SPOKANE, Wash. —
The effort to solve cold case murders in Spokane is hitting a roadblock; DNA evidence, sometimes decades old, is breaking down before detectives can get it processed.
KREM 2 Investigators were recently granted rare access to the Spokane Police Department's (SPD) evidence storage facility to see firsthand what it will take to preserve that evidence. The department is hoping to digitize DNA evidence from the roughly 75 cold case homicides before it becomes unusable.
Some of the evidence dates back to crimes in the 1950s and 60s.
Cold case detective Sgt. Zac Storment has spent the last few years digging through this evidence, searching for new leads in old DNA.
But the longer DNA evidence sits in SPD's evidence storage facility, there will become a point where the evidence becomes unusable.
"We have had examples of cases we reviewed where we have not been able to find the DNA," Storment said.
Detective Storment estimates there are 75 cold case homicides, but fewer than 30 with DNA evidence that could lead to a suspect. He now wants to digitize DNA evidence now before it breaks down and can no longer be analyzed.
"Not all are going to be solved through a genealogy investigation, but we're focusing on those first," he explained. "Once the bio is converted to a digital format, it really opens doors as far as what we can do."
But the process is a slow one.
Storment says SPD has already set aside $50,000 in the budget to digitize DNA evidence, but the biggest challenge is time and manpower. Right now, there aren't enough detectives to sort through all the evidence and help the DNA scientist collect samples.
At the current pace, Storment estimates it could take more than 10 years to get through the current caseload.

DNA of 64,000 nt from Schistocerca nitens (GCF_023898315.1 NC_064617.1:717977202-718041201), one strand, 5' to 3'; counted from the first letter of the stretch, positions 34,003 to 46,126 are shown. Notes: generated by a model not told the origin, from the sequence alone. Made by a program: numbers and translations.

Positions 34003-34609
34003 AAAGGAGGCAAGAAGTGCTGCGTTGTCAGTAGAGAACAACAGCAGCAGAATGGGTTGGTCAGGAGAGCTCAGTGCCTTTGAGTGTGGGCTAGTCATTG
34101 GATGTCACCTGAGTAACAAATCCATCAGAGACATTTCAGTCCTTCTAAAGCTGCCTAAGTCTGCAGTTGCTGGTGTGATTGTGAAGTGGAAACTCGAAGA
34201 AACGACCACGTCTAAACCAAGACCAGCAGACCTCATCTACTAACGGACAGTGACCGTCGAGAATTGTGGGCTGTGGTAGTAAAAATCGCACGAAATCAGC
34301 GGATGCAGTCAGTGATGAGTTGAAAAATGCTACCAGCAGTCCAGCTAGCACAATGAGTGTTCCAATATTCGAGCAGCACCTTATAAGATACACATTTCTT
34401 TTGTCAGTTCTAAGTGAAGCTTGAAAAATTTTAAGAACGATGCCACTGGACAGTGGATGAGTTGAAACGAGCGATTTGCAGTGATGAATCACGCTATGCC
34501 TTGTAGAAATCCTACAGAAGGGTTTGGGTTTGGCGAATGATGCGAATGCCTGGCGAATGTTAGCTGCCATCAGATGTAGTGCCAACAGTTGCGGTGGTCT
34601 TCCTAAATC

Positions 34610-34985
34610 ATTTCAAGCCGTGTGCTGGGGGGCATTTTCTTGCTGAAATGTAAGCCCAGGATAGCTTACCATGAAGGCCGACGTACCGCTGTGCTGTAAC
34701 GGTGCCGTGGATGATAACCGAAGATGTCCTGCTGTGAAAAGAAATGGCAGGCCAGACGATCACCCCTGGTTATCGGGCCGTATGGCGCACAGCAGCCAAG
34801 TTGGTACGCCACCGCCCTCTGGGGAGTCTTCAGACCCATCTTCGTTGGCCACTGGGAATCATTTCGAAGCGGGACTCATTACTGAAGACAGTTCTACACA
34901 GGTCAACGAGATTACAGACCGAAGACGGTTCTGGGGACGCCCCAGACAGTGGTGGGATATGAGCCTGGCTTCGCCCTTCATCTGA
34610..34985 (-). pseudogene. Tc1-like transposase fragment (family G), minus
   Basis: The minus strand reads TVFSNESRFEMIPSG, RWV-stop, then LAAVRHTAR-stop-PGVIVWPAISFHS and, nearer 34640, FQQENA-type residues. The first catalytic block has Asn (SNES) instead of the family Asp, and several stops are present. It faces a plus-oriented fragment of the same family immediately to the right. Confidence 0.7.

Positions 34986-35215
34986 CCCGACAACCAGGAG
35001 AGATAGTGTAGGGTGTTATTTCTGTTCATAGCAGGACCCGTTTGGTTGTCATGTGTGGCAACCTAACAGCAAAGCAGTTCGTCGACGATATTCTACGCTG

"Whenever a current homicide or other things come up, we have to set this aside," he said. "And when you have to stop and start again, it's not the most efficient way to do things."
Right now, the department is working on multiple cold cases, including the disappearance and murder of Ruth Belle Waymire. Her body was found in 1984 by fishermen along the Spokane River. Her head, hands and feet had been cut off. For 40 years, her identity was unknown, prompting the daughter of an SPD detective to start calling her ‘Millie Doe.’
But in March 2023, ‘Millie’ was finally identified as Ruth Belle Waymire through new genetic technology.
Police are still investigating who killed her, but Detective Storment says this new crack in the case never would have been possible without digitizing old evidence.
"DNA is going to be the only thing that opens it up again," Storment said.
New technology is also what led to the department's biggest cold case success so far: solving the 1959 murder of nine-year-old Candy Rogers. Even though the suspect, and Candy's parents, passed away years ago, the answers meant everything to Candy's relatives, who are still living today.
Joanne Poss, Candy’s cousin told KREM 2, “It was a relief, a shock. And, and I still can't thank them enough for what they did.”
But Detective Storment knows there are dozens more cases in storage still waiting for answers.
"I'm afraid that there's going to be a case we'll open soon, or in the next couple of years, and we'll see it was contaminated," he said. "And things should have been done sooner."
But he says the work is important and will continue, no matter how slow.
"Whether it's 1959 or it happens tomorrow, law enforcement is never going to give up," Storment said.
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